Vehicles frequently experience breakdowns due to tire, battery trouble, or engine that are impacted during the hot months of July, August, and even well into September. The mechanical problems associated with summer heat can be an issue. Today, we at Citywide Towing Service would like to continue to discuss the trouble the summer heat can do to your vehicle.
Vehicles often overheat while driving, especially in the heat of the summer. Red flags your vehicle is overheating is experiencing smoke, or steam coming from underneath the hood, abnormal smell coming from the engine, and/or check the temperature gauge on your vehicle’s dashboard. Should your vehicle begin to overheat, turn off the air conditioning right away to lessen the stress on your vehicle’s engine and avoid further damage. Before starting your vehicle again, make sure to add fluid to your engine, or if you are unsure or having extreme overheating issues, call a professional for towing and roadside assistance services.
Heat & Hot Weather Drain to Vehicle Battery
Extreme temperatures in general, have a strong impact on your vehicle’s battery and this includes the extreme hot temperatures in the summer and the extreme winter cold temperatures. The vehicle’s battery is caused to cease functioning a lot faster since the heat of the summer causes the battery in your car to expand, leading to the battery’s inner fluid to evaporate. Since there is no easy way to prevent this issue, when the vehicle’s battery is dead, it needs to be replaced.
Front or Rear Tire Blow Out
Being a common a problem in the summer, many people experience tire blowouts throughout the summer months. With the rising temperatures, the tire pressure increases with the heat, which then makes the tire expand, eventually the tire blows out. During the summer especially, be sure to monitor closely the air pressure in your tires and make sure they are not overfilled.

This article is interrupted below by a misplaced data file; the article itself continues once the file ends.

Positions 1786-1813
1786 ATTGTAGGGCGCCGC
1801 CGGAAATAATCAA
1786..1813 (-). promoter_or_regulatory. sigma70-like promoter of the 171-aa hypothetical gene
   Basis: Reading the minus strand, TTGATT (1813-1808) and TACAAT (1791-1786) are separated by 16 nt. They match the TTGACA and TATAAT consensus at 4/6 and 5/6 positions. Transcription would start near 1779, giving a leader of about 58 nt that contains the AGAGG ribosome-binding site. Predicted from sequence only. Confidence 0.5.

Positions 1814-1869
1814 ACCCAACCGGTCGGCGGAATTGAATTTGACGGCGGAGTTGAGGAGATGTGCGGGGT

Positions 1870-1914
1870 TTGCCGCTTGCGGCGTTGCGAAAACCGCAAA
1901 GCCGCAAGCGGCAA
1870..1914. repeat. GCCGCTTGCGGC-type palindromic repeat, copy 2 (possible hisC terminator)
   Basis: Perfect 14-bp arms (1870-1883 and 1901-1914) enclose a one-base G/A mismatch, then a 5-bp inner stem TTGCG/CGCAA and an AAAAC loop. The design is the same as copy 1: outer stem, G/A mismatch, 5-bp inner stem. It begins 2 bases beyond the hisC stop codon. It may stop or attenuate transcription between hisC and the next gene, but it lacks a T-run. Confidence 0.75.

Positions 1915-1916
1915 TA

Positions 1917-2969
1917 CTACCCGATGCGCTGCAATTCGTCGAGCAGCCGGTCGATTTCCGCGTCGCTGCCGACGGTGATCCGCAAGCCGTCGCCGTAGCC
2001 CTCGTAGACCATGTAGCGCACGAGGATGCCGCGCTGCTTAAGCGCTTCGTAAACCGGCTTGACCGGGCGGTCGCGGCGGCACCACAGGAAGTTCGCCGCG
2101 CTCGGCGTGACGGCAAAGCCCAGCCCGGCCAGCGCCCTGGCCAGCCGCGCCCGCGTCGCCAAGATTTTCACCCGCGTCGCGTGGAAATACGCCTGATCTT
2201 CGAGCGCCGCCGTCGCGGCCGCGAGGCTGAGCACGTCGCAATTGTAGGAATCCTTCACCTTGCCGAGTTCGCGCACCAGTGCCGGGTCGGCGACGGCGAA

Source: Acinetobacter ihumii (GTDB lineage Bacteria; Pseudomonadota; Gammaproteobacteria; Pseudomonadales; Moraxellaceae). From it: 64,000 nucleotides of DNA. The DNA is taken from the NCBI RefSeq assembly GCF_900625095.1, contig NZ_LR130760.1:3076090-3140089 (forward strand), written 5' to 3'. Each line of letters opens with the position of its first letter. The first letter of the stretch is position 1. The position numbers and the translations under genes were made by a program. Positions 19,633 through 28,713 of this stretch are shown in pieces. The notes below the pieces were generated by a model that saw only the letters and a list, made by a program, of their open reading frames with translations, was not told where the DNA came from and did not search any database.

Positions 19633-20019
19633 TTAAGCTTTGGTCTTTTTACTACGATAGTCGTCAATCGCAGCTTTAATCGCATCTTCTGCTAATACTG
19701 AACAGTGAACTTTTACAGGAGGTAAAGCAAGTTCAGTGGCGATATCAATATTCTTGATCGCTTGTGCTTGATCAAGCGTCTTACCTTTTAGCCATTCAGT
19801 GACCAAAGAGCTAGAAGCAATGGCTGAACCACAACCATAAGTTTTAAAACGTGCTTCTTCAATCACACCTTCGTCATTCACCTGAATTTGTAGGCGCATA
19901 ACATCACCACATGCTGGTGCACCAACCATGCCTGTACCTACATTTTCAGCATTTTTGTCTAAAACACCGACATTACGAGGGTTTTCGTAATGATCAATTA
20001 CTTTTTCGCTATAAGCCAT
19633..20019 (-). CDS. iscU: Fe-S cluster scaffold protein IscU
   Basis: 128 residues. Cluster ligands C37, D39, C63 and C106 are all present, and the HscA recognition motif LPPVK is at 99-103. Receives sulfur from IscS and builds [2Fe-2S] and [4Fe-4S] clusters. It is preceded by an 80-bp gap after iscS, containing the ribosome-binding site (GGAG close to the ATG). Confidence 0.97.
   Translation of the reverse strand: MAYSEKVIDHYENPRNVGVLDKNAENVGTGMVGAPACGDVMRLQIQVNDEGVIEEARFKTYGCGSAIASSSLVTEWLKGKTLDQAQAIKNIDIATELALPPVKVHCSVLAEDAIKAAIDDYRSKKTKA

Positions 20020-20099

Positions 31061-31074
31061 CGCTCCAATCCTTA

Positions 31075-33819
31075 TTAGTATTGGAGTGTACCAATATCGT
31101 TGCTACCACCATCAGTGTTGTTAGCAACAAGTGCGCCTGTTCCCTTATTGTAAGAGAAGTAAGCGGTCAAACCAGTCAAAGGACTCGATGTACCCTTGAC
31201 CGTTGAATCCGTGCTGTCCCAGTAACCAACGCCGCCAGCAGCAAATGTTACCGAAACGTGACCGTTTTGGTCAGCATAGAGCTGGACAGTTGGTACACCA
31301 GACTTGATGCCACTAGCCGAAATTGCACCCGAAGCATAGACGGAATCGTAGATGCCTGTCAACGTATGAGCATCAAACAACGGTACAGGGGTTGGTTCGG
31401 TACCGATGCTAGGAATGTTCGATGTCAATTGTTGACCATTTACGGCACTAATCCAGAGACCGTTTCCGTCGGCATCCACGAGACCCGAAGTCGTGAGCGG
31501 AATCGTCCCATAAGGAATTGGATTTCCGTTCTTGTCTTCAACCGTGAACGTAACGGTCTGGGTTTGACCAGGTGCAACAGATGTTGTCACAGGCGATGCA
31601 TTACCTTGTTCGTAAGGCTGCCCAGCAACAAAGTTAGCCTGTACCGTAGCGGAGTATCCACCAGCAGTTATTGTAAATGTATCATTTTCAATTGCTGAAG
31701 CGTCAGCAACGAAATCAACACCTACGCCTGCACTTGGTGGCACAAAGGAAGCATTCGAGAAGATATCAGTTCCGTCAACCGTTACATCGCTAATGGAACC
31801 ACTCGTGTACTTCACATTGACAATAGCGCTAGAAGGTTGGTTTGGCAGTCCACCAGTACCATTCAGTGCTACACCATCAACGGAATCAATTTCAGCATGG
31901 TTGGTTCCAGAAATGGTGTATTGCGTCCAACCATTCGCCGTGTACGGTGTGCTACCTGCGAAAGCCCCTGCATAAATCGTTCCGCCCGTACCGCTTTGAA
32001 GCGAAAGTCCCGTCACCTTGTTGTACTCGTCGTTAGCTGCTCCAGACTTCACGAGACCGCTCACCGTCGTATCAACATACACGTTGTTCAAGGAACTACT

Hot Weather Affects Motor Oil
You have to think about engine oil too since it is a primary element that help the engine work smoothly and preserve its moving parts all year long, and particularly when summer comes around. When the temperature is higher than usual, the oil becomes thinner and loses some of its viscosity and the poor-quality oil cannot adequately lubricate the engine’s components properly. From excessive and premature wear on some engine parts, such as the valves, the piston assembly, the camshaft, and connecting rods, you will likely need expensive repairs and experience breakdowns. Remember to change the oil every 3,000 to 5,000 miles, or as instructed in your owner’s manual to make sure the oil is able to lubricate the engine as it’s supposed to at all times and the levels should be inspected its level every couple of weeks. You may also consider a switch to synthetic for older vehicles. Synthetic oil has been field-proven to provide better protection than conventional oil as it offers the best stability at all temperature ranges. The synthetic oil is more resistant to thin out at high temperatures or thicken in low temperatures.